Monday, April 04, 2011

DUI Appeal - Nitrous Oxide Tank is Proof Beyond Reasonable Doubt

In re Eddie, Not Reported in Cal.Rptr.3d, 2011 WL 1196046 (Cal.App. 4 Dist.), involved an appeal of a juvenile court finding that Eddie had committed a DUI while under the influence of nitrous oxide. Eddie appealed the courts findings that (1) he inhaled nitrous oxide gas; (2) nitrous oxide gas is a drug within the meaning of Vehicle Code sections 23153, subdivision (a) and 312; and (3) he was under the influence of a drug at the time he drove the vehicle.
The record revealed that the defendant had purchased a tank from craigslist, with labels on the tank suggesting that it was filled with Nitrous Oxide. Using balloons, Eddie, Kevin, and two other passengers, Dylan H. and C., inhaled gas from the tank. Dylan testified that they inhaled the nitrous oxide gas because they were hoping “to get a little high.” Kevin testified it was “a first-time experience” for him and that he “didn't really get a high feeling.” (Eddie later told Huntington Beach Police Officer Richard Backstrom that he had not felt the effects of the nitrous oxide gas and was disappointed in the experience.)The contents of the tank itself were never tested, but the appeals court found that it was proved that the tank was filled with nitrous oxide merely because it was labeled as such.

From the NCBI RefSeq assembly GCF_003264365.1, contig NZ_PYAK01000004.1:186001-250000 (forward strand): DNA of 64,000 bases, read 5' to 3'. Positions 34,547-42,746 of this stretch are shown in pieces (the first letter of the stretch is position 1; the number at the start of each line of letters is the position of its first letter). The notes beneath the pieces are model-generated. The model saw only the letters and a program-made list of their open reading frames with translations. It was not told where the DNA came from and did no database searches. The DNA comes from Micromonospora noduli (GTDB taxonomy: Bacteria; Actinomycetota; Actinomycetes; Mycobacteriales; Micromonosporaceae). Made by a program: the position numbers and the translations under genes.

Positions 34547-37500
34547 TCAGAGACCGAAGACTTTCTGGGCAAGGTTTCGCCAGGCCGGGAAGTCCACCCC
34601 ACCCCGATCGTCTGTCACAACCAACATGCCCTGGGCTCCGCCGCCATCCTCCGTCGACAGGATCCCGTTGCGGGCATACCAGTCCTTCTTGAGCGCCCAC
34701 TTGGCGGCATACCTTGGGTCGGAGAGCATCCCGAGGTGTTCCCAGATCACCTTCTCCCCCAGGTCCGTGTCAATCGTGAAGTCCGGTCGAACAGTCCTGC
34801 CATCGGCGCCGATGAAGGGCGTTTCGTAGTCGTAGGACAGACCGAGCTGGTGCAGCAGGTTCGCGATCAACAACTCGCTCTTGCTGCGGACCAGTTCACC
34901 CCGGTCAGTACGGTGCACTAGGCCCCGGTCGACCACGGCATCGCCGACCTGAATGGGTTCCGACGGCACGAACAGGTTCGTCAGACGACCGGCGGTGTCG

Additionally, Eddie contended that there was insufficient evidence to prove that he was under the influence of nitrous while driving. the appeals court made short shrift of that argument as well:

Eddie's admitted inhalation of nitrous oxide gas shortly before his erratic and high speed driving constitutes substantial evidence he was under the influence of a drug within the meaning of section 23153, subdivision (a).
* * * *
"Eddie argues he did not feel a high from the gas he inhaled. Officer Backstrom testified, however, that “[m]ost people that are under the influence, whether it be alcohol or drugs, whatever the case is, they often times still believe that they are in control of themselves and often admit that they don't have symptoms.”

NOTE: This case falls well below the type of evidence that would generally be required in order to prove that a particular compound is "X". the argument that the label proves BEYOND A REASONABLE DOUBT that the tank contained what was purported to be on the label is fraught with danger, rendering this decision unreasonable from a scientific point of view.
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